FAA has published a list of 308 VORs that it plans to shut down in phases by 2025. The notice in the Federal Register appeared on July 26, 2016. The notice includes a list of VORs that the FAA wants to decommission.
This document provides the discontinuance selection criteria and candidate list of VOR Navigational Aids (NAVAIDs) targeted for discontinuance as part of the VOR MON Implementation Program and United States (U.S.) National Airspace System (NAS) Efficient Streamline Services Initiative. Additionally, this policy addresses the regulatory processes the FAA plans to follow to discontinue VORs.
For background on the FAA’s plans, see Latest Info on VOR Shutdowns here at BruceAir. Note that under this plan, only about one-third of the existing network of VORs will be decommissioned.
According to the FAA notice:
The following criteria were used by the FAA to determine which VORs would be retained as a part of the MON:
— Retain VORs to perform Instrument Landing System (ILS), Localizer (LOC), or VOR approaches supporting MON airports at suitable destinations within 100 NM of any location within the CONUS. Selected approaches would not require Automatic Direction Finder (ADF), Distance Measuring Equipment (DME), Radar, or GPS.Show citation box
— Retain VORs to support international oceanic arrival routes.
— Retain VORs to provide coverage at and above 5,000 ft AGL.
— Retain most VORs in the Western U.S. Mountainous Area (WUSMA), specifically those anchoring Victor airways through high elevation terrain.
— Retain VORs required for military use.
— VORs outside of the CONUS were not considered for discontinuance under the VOR MON Implementation Program.
The following considerations were used to supplement the VOR MON criteria above:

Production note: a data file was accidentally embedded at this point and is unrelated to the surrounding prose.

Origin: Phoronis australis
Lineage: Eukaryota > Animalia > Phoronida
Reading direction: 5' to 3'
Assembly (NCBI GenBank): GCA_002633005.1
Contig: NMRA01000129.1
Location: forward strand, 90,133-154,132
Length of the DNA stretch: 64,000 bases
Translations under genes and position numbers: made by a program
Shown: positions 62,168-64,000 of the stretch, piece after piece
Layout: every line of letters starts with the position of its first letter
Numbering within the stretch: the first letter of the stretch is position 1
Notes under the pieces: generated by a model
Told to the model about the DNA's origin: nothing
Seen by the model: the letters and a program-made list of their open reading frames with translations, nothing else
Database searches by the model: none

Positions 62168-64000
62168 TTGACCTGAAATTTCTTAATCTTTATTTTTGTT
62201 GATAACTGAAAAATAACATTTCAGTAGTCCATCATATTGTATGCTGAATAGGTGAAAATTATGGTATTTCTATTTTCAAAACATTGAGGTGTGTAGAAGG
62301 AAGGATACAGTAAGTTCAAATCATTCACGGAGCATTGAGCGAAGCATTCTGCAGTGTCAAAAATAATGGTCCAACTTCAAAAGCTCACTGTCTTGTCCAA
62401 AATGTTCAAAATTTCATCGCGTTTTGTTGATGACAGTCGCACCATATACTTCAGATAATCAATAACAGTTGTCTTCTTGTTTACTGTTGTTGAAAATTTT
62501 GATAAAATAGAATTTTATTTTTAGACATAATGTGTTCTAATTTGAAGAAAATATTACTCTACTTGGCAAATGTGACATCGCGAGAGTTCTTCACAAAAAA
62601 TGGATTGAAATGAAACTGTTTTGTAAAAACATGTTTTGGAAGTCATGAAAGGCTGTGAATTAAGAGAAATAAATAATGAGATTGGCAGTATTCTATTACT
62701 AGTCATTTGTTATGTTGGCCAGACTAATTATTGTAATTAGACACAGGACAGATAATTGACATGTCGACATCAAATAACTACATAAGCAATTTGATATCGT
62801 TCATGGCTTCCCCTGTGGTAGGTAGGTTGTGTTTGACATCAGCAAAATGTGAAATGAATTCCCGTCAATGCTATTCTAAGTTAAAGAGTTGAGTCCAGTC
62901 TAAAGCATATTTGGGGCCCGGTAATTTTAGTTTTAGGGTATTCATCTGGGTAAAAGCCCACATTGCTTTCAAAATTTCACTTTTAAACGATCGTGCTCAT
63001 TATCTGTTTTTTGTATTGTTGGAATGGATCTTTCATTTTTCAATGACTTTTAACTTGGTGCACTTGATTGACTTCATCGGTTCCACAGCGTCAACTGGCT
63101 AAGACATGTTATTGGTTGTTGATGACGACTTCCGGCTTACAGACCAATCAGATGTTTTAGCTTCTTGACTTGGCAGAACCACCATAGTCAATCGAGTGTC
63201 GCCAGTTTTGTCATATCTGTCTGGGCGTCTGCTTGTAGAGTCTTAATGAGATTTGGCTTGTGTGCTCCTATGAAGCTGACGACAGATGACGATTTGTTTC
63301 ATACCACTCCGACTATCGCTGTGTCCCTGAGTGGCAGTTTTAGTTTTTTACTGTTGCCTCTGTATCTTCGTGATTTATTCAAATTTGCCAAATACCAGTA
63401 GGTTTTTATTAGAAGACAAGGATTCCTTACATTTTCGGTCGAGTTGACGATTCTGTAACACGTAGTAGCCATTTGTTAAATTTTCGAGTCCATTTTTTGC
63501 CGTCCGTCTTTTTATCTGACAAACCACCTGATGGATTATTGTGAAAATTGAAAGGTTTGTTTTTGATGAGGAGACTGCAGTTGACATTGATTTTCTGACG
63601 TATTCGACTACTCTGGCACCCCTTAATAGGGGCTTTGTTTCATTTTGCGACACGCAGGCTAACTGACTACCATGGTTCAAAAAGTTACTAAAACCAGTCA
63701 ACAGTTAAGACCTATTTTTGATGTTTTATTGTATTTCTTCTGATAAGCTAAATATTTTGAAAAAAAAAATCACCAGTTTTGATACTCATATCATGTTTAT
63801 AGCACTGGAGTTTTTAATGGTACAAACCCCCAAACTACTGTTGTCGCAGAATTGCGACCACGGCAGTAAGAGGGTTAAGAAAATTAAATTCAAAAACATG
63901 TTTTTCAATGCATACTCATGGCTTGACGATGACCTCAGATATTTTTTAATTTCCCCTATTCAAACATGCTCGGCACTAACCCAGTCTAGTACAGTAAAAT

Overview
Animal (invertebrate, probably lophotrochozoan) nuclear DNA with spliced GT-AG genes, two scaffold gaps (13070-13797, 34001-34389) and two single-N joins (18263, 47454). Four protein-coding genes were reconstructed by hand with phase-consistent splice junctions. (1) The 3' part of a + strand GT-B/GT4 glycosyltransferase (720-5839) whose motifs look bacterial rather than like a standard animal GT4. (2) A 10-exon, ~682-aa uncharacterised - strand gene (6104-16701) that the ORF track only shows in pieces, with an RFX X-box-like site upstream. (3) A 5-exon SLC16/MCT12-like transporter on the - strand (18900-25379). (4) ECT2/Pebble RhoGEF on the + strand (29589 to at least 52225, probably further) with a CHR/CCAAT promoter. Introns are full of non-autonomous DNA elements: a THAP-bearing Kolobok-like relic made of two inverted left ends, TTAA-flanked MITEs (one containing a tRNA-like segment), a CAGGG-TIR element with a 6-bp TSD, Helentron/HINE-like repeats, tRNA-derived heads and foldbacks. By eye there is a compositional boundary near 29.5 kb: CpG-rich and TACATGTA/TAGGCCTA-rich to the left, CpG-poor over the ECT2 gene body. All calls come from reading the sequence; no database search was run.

— Only FAA owned/operated VORs were considered for discontinuance.
— Co-located DME and Tactical Air Navigation (TACAN) systems will generally be retained when the VOR service is terminated.
— Co-located communication services relocated or reconfigured to continue transmitting their services.
According to the FAA notice:
The FAA remains committed to the plan to retain an optimized network of VOR NAVAIDs. The MON will enable pilots to revert from Performance Based Navigation (PBN) to conventional navigation for approach, terminal and en route operations in the event of a GPS outage…
The VOR MON is designed to enable aircraft, having lost Global Navigation Satellite System (GNSS) service, to revert to conventional navigation procedures. The VOR MON is further designed to allow aircraft to proceed to a MON airport where an ILS or VOR approach procedure can be flown without the necessity of GPS, DME, ADF, or Surveillance. Of course, any airport with a suitable instrument approach may be used for landing, but the VOR MON assures that at least one airport will be within 100 NM.
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